Fig. 1

Flowchart depicting the selection of elderly patients with schizophrenia

Measurements of blood sugar and blood lipids

Research subjects fasted from 20:00 in the evening prior to blood sampling and were prohibited from drinking water for 4 h prior to blood sampling. A total of 5 mL of venous blood was collected from each patient in the fasting state between 06:30 and 08:30. Samples were incubated at room temperature for 30 min and then centrifuged at 3000 rpm for 15 min to collect the serum. All samples were tested for serum glucose, triglyceride content, cholesterol content, high-density lipoprotein, and low-density lipoprotein.

APOE genotyping by polymerase chain reaction (PCR)-ligase detection reaction (LDR)

A total of 5 mL of peripheral blood was slowly injected into an EDTA-coated anticoagulant tube, shaken, and then centrifuged at 3000 rpm for 20 min at 4 °C. DNA in 1 mL of blood was extracted with a whole blood genome DNA isolation kit (spin column, Tiangen Biochemical Science and Technology Co., Ltd., Beijing, China).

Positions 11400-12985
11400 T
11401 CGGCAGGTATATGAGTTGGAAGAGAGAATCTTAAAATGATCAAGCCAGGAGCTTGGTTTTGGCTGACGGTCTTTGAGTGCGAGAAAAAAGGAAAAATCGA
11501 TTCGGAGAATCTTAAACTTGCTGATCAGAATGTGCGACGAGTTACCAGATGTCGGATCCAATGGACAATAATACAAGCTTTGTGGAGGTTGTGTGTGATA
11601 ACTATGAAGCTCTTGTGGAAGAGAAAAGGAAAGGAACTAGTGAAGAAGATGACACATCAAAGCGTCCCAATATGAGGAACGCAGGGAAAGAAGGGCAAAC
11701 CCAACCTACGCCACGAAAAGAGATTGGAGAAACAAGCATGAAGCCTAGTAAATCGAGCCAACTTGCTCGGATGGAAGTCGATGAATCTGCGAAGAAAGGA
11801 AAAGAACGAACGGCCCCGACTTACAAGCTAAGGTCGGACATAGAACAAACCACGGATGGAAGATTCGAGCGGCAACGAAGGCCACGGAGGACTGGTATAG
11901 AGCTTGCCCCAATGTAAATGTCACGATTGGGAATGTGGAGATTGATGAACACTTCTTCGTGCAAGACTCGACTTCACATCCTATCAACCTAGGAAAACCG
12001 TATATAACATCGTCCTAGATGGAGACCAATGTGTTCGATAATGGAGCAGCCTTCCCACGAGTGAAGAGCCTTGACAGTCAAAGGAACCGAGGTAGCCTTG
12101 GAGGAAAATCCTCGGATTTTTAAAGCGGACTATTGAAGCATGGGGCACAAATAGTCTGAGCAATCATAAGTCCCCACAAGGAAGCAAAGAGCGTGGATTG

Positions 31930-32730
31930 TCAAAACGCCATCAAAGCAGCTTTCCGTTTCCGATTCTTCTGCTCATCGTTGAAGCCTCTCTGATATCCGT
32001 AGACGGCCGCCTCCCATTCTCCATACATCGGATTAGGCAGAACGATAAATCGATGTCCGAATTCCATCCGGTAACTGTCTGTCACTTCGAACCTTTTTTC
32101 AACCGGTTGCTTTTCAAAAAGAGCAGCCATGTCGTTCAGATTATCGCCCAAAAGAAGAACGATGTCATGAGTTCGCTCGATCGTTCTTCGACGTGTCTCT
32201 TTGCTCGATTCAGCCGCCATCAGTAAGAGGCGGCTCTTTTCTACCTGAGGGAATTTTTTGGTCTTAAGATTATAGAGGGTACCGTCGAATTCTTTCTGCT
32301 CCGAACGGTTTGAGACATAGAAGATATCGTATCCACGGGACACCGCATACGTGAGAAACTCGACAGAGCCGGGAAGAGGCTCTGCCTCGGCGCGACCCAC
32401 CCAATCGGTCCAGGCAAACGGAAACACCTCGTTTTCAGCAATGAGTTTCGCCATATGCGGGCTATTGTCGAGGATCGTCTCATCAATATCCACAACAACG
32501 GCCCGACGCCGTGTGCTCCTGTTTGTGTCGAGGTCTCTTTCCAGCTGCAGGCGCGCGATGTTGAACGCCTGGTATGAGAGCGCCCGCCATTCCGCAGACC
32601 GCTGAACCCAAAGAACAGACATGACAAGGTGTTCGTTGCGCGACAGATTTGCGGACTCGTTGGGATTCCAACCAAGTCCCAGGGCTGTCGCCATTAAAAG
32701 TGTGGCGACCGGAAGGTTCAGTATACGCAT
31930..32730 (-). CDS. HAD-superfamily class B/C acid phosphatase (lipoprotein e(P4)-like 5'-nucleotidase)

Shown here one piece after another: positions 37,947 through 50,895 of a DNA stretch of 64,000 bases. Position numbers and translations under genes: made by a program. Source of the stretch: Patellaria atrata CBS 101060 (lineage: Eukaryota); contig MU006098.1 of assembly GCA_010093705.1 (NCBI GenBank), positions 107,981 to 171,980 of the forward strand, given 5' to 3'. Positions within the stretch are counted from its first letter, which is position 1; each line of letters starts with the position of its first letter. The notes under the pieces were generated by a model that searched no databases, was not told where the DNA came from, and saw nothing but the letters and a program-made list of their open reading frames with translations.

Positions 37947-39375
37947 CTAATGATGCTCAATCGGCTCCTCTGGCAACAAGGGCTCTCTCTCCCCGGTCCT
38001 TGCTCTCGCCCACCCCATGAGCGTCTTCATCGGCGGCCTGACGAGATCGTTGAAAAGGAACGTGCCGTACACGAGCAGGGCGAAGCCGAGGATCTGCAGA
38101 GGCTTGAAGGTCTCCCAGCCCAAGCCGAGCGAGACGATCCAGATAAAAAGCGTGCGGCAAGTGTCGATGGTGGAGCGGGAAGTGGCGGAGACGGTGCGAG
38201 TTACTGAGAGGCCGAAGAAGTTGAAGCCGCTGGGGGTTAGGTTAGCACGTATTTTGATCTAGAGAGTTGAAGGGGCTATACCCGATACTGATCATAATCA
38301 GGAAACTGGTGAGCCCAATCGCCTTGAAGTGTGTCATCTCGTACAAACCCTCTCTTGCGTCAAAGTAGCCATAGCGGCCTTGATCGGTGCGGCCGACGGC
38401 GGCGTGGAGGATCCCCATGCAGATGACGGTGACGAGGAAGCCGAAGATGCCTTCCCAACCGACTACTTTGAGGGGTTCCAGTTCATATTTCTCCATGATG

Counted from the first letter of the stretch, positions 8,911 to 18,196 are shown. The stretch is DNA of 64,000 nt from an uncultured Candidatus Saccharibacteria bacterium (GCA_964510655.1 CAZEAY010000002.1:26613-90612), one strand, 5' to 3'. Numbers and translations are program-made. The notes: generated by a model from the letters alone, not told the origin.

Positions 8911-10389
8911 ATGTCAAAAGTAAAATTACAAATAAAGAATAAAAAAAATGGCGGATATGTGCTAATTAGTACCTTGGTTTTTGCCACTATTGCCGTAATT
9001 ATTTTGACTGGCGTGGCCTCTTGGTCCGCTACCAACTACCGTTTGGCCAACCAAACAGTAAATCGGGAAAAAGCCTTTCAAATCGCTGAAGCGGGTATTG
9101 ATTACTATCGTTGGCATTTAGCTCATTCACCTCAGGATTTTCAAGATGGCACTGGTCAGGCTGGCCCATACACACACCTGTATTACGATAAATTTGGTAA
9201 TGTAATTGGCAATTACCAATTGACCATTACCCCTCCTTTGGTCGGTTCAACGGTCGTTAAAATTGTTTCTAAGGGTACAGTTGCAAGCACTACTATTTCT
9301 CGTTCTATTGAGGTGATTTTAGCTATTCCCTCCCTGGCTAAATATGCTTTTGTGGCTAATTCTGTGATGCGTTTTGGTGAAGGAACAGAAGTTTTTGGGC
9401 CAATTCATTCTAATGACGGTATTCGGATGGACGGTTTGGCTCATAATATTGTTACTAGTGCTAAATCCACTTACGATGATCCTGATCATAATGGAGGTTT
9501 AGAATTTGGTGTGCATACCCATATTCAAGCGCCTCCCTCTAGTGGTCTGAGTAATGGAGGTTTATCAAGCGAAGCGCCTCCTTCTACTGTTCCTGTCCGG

Multiplex PCR reactions on the basis of the two SNP cores of the APOE gene were conducted using the rs429358 and rs7412 design primers as follows: P1:5′-GCCTACAAATCGGAACTGGA CAGCTCCTCGGTGCTCTG-3′ and P2:5′-TAAGCGGCTCCTCCGCGATGCCCCGGCCTGGTACACTG-3′. The total reaction volume was 20 μL and included the following: 1 μL (50 ng) genomic DNA, 2 μL 1e reaction buffer, 0.6 μL 3 mM Mg2+, 2 μL of 2 mM of each dNTP, 0.2 μL 1 U Taq enzyme, 12.2 μL double-distilled H2O (ddH2O), and 2 μL 0.5p Primer Mix. PCR products were examined using 3.0% agarose gel electrophoresis.

Details of the multiplex LDR reaction can be found in Table 1. The reaction volume was 10 μL and included the following: 1 μL reaction buffer, 1 μL 2 pmol/μL Probe Mix (each), 0.05 μL 2 U Taq DNA ligase, 4 μL ddH2O, and 4 μL PCR product. Finally, APOE genotypes were assigned according to product fragment sizes on 3.0% agarose gel electrophoresis (Table 2). All genotyping was performed in duplicate.
Table 1

Reaction probes used in the multiplex ligase detection reaction